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Nations League 2022: A missed signal (nd-aktuell.de)

With many ball wins, strong dribbles and two goal preparations, Jamal Musiala (2nd from right) finally played his way into the DFB starting eleven.

Photo: imago/Phil Duncan

For a brief moment, Thilo Kehrer looked as helpless as the many tourists who look at the London Underground map for the first time. The only difference was that the German national player wasn’t staring at confusing colorful lines, but at the night sky over Wembley Stadium, whose gigantic steel arch was just glowing red-white-red. The German defender, who had switched to West Ham United, had what felt like dozens of question marks on his forehead when he remained on the outside line at the final whistle of the initially tough, later spectacular 3-3 win over England. With hands on hips, someone questioned the importance of the international classic and the level of performance of a German selection that has become a mystery to itself less than two months before the controversial World Cup in Qatar (November 20 to December 18). Which is why hardly any of the German protagonists – with the exception of Thomas Müller, who came on late – wanted to say anything to the assembled journalists later.

National coach Hansi Flick spoke for this. In his professional life, the 57-year-old has found that he can reach his fellow human beings better when the glass is half full rather than half empty. “I’m positive by nature,” the Heidelberger prefaced his policy statement from the soccer cathedral. And immediately promised: “If we meet in mid-November, we’ll go to the World Cup with a positive feeling. We did a lot of things well.«

After the wave pool at Wembley, Flick deliberately played the healer. “I’m more of a coach who prefers to make the players a head taller. In the end, that might bring one or two more wins.« Nevertheless, his team failed to give a victorious signal just under seven weeks before leaving for Oman, where they want to acclimatize with a test match for the World Cup on the Arabian Peninsula. The director of the German Football Association (DFB), Oliver Bierhoff, was also very upset about the missed sense of achievement: The 54-year-old feels how the spirit of optimism that was fueled in the first year of Flick is already fading.

The DFB team has only won one of six Nations League games against England, Italy and Hungary – against the B-Elf of the European champions Italy, who did not qualify for the World Cup. So far, the team has not followed through with their plan for the full season against any top nation. In contrast to the 2018 World Cup, this may go well this time in the group phase against Japan, Spain and Costa Rica, but Germany would no longer be a favorite in a World Cup round of 16 against Belgium or Croatia. Stand now. Although the focus is initially only on the World Cup opener against the Japanese, who should not be underestimated because they are extremely self-confident and well attuned, the four-time world champion is by no means a title contender – there is too much piñata in the German team for that.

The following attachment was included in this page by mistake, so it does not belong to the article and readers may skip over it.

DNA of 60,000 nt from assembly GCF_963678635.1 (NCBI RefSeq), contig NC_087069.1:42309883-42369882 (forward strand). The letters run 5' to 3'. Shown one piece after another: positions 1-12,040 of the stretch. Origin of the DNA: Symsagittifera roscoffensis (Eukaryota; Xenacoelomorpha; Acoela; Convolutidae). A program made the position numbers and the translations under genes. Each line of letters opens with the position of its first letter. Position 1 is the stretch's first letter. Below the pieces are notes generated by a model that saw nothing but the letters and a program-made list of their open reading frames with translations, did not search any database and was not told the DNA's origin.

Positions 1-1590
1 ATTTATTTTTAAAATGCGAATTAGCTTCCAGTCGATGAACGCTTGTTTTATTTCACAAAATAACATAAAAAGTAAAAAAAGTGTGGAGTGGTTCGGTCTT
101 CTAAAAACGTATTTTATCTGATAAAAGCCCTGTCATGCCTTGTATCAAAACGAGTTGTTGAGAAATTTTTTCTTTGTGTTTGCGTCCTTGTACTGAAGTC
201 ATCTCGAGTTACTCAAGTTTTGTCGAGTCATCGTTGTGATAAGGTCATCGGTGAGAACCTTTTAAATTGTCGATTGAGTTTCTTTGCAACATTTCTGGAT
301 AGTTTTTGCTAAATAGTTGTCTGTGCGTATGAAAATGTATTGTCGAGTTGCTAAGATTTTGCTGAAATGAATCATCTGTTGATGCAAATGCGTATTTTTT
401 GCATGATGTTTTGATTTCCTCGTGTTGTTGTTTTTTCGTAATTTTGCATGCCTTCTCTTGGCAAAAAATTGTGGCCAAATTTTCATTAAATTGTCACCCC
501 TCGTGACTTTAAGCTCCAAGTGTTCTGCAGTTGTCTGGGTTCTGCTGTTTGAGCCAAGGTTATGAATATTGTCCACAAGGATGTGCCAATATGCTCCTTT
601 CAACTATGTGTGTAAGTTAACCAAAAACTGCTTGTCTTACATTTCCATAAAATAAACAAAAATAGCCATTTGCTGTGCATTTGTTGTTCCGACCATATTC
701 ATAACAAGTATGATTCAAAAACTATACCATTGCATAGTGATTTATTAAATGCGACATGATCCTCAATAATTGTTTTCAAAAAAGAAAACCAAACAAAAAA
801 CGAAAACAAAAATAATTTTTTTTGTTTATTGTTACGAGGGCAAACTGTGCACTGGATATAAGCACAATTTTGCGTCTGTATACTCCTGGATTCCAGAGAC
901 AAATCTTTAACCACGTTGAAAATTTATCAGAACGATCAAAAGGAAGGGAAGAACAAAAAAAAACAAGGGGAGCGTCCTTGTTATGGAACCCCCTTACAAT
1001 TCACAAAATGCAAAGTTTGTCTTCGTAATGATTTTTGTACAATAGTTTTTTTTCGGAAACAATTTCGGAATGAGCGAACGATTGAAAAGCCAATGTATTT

The performance fluctuations of the games in Leipzig and London were enormous. The “20 minutes of really good football” highlighted by Flick on Monday evening cannot hide this. The looseness of the youngster Jamal Musiala – together with goalkeeper Marc-André ter Stegen and double goal scorer Kai Havertz the only winner of these international matches – was missed by most of the other players. The dilemma: The coaching team would actually have a lot of work to do before the final round, but Flick doesn’t have time to work with his players. A difficult autumn program with 13 games in the European Cup, Bundesliga and DFB Cup awaits most of his protagonists. The national coaches of Europe’s top nations are now only observers, no longer shapers.

The only thing Flick can do is watch as many games as possible, share training content via a digital platform and have personal conversations. He already advised »that each individual is still working on themselves during this time, for better fitness, security, conviction, passing. We have to get even better at that. That’s necessary.« After all, in the first half there was hardly a move in the attacking third because everything was too imprecise and too cautious.

It is also frightening why a 2-0 lead in this prestige duel was so naively gambled away. Luke Shaw, Jason Mount and Harry Kane demonstrated within eleven minutes that a top defender like Antonio Rüdiger should not be missing on the German side; Once again, representative Nico Schlottbeck clumsily owed a penalty kick. The sudden celebratory mood of the 78,949 fans, who had been completely silent at times, was spoiled by a traditionally blundering English keeper in the person of Nick Pope and the quick-witted Kai Havertz with his second goal. Flick knew: “We can handle it better that way than a defeat. Not giving up is what we need.«

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